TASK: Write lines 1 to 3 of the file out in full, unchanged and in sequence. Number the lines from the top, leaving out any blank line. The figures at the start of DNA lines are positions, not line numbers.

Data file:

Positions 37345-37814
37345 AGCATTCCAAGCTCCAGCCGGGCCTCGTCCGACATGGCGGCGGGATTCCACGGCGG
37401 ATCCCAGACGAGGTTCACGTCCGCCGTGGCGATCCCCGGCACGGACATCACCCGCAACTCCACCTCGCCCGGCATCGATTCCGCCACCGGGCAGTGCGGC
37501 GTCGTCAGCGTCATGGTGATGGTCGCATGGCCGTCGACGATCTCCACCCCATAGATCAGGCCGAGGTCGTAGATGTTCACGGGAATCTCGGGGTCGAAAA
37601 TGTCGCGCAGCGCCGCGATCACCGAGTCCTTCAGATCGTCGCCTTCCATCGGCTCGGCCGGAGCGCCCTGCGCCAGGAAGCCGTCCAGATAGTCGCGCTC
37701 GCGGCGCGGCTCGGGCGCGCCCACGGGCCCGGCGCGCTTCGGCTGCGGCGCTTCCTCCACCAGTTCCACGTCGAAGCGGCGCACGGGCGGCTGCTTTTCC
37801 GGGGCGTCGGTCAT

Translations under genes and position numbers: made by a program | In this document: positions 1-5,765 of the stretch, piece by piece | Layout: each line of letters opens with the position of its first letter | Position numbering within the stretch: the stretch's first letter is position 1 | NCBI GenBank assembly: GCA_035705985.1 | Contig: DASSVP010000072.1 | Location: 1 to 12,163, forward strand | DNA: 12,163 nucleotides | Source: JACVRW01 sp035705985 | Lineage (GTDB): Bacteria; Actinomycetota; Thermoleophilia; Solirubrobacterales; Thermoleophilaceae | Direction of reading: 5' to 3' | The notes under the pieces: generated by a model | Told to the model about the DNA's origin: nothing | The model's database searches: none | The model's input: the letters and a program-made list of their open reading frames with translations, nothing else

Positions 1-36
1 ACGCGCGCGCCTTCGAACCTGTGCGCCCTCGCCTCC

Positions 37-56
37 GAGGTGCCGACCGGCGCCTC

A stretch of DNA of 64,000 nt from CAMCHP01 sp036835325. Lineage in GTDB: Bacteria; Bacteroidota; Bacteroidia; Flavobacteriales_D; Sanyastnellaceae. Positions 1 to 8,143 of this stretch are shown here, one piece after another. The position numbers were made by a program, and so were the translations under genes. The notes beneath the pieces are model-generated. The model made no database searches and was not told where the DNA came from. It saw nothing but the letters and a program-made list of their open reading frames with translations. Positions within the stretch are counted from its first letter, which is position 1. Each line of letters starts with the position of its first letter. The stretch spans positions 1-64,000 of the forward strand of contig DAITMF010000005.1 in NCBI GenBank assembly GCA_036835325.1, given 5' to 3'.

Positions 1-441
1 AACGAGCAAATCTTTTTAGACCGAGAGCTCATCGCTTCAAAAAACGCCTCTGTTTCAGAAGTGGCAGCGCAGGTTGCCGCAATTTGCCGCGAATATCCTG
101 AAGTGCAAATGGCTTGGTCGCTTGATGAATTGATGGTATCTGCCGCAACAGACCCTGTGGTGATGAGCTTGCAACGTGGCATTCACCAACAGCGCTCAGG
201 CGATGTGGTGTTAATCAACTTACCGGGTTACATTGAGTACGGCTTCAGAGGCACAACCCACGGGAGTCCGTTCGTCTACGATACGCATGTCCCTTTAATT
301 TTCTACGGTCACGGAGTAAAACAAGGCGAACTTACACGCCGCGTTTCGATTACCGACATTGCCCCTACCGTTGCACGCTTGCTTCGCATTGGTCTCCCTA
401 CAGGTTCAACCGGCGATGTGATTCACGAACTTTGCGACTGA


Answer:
Positions 37345-37814
37345 AGCATTCCAAGCTCCAGCCGGGCCTCGTCCGACATGGCGGCGGGATTCCACGGCGG
37401 ATCCCAGACGAGGTTCACGTCCGCCGTGGCGATCCCCGGCACGGACATCACCCGCAACTCCACCTCGCCCGGCATCGATTCCGCCACCGGGCAGTGCGGC